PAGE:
Many thanks to NetGalley, BookBuzz and The Wild Rose Press, Inc. for providing me with an e-book in exchange for my honest review. The Witches of Vegas is a YA urban fantasy book, but I think it would be better classified as Adult horror. There are some torture scenes which are especially gory and not exactly my preference in fiction. I understand that those scenes were written out to show how bad the villain really is, but I do think that because of the amount of gore and torture present the book would benefit from a change in genre just so readers aren’t misled in thinking this is a fun YA fantasy when it’s actually very dark.
I also think it should be reclassified as an adult book because even though the main character and her love interest are teenagers, there are also many chapters told from the point of view of an adult vampire. These are actually the chapters that overall resonate with the tone and ambience of the book—more so than the chapters told from the point of view of the teenagers. Also, while the premise of this book caught my attention right away, I struggled to connect with the main characters. Isis, a 15-year old witch, is supposed to be very powerful but she ends up being a damsel in distress throughout basically the entire book and ends up being rescued by several different male figures.
I like characters to have agency, especially female characters, but despite this, I am not against seeing the damsel in distress trope in fiction every once in a while, especially if it serves some bigger purpose in the story. But in this particular case, if Isis is basically going to end up being a damsel in distress, then I really could have done without all of the references of her being a super powerful witch, because that’s not what I actually saw on the page. What I saw was a girl struggling to control her growing witch powers, which is fine and realistic, but I didn’t see a super powerful witch, so less references to her being a powerful witch would have made her character more understandable and even relatable.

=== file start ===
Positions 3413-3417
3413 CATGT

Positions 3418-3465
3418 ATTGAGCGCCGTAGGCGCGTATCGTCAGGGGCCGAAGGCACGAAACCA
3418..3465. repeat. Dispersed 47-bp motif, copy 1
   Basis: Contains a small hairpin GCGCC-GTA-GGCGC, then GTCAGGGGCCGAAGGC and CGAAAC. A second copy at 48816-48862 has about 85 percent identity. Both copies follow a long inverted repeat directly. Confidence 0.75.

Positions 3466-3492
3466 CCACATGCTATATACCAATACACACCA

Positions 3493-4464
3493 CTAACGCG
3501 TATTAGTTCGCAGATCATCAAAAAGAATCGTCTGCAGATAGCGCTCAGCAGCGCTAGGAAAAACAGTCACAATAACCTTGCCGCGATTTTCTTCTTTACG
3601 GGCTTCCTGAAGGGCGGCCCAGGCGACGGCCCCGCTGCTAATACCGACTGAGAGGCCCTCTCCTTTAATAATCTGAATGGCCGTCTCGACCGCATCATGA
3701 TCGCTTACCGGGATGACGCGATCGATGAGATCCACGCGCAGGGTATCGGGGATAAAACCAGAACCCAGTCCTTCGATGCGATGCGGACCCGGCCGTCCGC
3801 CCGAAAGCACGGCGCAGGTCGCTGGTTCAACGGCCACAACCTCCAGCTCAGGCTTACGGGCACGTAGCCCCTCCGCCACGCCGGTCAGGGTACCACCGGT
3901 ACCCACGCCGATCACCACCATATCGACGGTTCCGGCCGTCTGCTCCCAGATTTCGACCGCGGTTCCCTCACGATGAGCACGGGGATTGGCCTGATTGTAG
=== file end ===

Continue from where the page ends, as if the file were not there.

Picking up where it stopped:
I did struggle to understand Isis and connect with her or see her as anything beyond an innocent, sort of afraid young girl. Zack, her love interest, I understood better and he did seem more realistic and three-dimensional to me than Isis did. I had some issues with the magic system too in the sense that it seemed to me like it contradicted itself. One example of this is when a spell is cast over a burial site that is supposed to last forever to protect said burial site, but then in a later scene one of the characters says that the spell only works if one of the witches is nearby, which contradicts what was stated earlier about the spell (that it lasts forever). Overall, I think that more character development, streamlined magic system, and less gore would have served this story better.